Sammy the Bull' Gravano, Devil Dogs founder arrested in drug raid
Copyright 2000, The Arizona Republic
|Salvatore “Sammy the Bull” Gravano is escorted to jail by a Phoenix Police officer to jail after being arrested in raids on a criminal syndicate dealing in the designer drug Ecstasy.|
By Dennis Wagner
The Arizona Republic
Feb. 24, 2000
Mafia hit man and turncoat Salvatore “Sammy the Bull” Gravano was arrested this morning along with a co-founder of the Devil Dogs gang in raids on a criminal syndicate dealing in the designer drug Ecstasy.
Gravano, who declined to comment, was booked into Maricopa County jail on suspicion of drug trafficking. Authorities said he also may be charged with operating syndicate.
Police said Gravano’s criminal enterprises targeted “normal” Valley teenagers and rave music clubs. The drug operation, which police allege was financed by Gravano, sold upward of 30,000 Ecstasy pills a week. The pills, some laced with heroin and methamphetamine, looked like candy and were stamped with Nike swooshes and other symbols. They were bought by the syndicate for $6-$7 each and sold for $25 a pill, police said.
“Gravano is a nice headline grabber,” said Ken Tims, commander of the Phoenix police Drug Enforcement Bureau, “but that’s not the story. . . . Your kid could put this in his mouth right in front of you, and you’d have no idea what he’s taking.”
Investigators planned to arrest as many as 54 people while serving warrants at 14 businesses and homes. Among those taken into custody was Mike Papa, 23, a co-founder of the East Valley white-supremacist gang known as the Devil Dogs, which police allege took part in drug trafficking and other crimes.
Investigators also planned today to arrest Gravano’s wife, Debra, and the couple’s two children – son, Gerard, 24, and daughter, Karen, 27.
Salvatore Gravano was “controlling the Ecstasy market in Arizona,” according to a Phoenix police report, working through his family and Papa.
Today’s raids were conducted by Phoenix and Gilbert police, the state Department of Public Safety, the U.S. Drug Enforcement Administration and U.S. Customs officers. Investigators said Ecstasy, a euphoric stimulant popularized by the rave culture, was shipped to Phoenix from contacts in other states.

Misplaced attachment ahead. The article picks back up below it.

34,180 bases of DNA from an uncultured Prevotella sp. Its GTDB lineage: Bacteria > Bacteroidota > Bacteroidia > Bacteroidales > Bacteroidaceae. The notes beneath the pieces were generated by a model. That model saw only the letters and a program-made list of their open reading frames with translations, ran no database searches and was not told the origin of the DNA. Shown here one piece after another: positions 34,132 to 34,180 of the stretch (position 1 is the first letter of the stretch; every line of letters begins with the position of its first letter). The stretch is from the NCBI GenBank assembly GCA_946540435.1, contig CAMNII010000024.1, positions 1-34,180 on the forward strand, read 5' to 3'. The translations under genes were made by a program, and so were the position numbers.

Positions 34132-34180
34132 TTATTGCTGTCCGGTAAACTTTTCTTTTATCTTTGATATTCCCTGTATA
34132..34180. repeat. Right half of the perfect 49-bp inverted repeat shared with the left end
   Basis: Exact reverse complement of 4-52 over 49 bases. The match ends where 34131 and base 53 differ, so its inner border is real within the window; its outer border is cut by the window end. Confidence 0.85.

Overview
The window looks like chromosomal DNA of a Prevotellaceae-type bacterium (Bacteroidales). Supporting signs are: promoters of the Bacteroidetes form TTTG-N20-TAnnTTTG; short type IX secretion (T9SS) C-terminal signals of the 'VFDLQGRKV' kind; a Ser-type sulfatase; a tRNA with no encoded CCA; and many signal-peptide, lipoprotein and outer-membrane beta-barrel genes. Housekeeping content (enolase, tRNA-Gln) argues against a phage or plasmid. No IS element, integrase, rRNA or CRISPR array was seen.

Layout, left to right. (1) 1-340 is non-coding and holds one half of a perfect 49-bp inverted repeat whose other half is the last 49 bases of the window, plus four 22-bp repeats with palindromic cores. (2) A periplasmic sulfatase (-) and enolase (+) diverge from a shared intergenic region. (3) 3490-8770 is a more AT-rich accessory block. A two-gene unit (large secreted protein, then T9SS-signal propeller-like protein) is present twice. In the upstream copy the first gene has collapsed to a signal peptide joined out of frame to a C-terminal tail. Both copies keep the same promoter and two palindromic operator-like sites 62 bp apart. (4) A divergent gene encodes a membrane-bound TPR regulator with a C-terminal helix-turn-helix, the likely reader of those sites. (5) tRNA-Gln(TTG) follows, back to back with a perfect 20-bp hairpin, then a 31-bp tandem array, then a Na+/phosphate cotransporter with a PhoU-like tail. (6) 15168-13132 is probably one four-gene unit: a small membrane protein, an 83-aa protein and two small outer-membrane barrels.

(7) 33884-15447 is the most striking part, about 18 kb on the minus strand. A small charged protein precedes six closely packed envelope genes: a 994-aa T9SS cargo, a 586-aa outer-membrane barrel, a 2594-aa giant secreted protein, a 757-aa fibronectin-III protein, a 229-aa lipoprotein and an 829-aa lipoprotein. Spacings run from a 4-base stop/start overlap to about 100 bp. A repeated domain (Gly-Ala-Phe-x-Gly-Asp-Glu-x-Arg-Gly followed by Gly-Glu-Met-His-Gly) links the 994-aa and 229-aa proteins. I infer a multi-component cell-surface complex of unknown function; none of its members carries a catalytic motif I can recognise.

The drug, also known as MDMA, was reportedly distributed through dance clubs and bars throughout the Valley.
In July, authorities began an investigation into the use of designer drugs among high school kids, focusing on the Valley’s rave culture, in which teenagers and young adults dance, sometimes trance-like, for hours to to extremely loud music.
Undercover police agents attended all-night raves and concluded that the overwhelming majority of those at the concerts were using Ecstasy.
Tims said these drug users did not act or dress like the users of other drugs like methamphetamines, cocaine or marijuana.
“The culture is different. The people attending the rave parties were your normal, everyday kids,” Tims said. “It was like mainstream USA.”
Gravano admitted to murdering 19 people during his years as a New York mobster. He avoided prosecution for most of his crimes by helping federal prosecutors send Mafia boss John Gotti to prison, then capitalized by writing a book on his exploits.
After completing a federal prison term, Gravano settled in the Valley of the Sun with his family, using the pseudonym Jimmy Moran. He quit the federal Witness Protection Program about two years ago but remained under the protective watch of federal agents.
His life here was outed by The Arizona Republic – over the objection of FBI officials in New York and Arizona – in a special report last year.
The Republic also has published a series of articles on the Devil Dogs, a group that originated at Highland High School in Gilbert about 1993.
Members are known to bark like dogs and shout racial epithets during assaults. Photographs show them mugging with firearms and flashing White Power signs. In a recent story, the Republic reported that gang members had purposefully recruited the sons of public figures as a means to gain protection from law enforcement.
Several members were recently sentenced to prison terms, even after Gilbert school officials testified on their behalf, seeking leniency.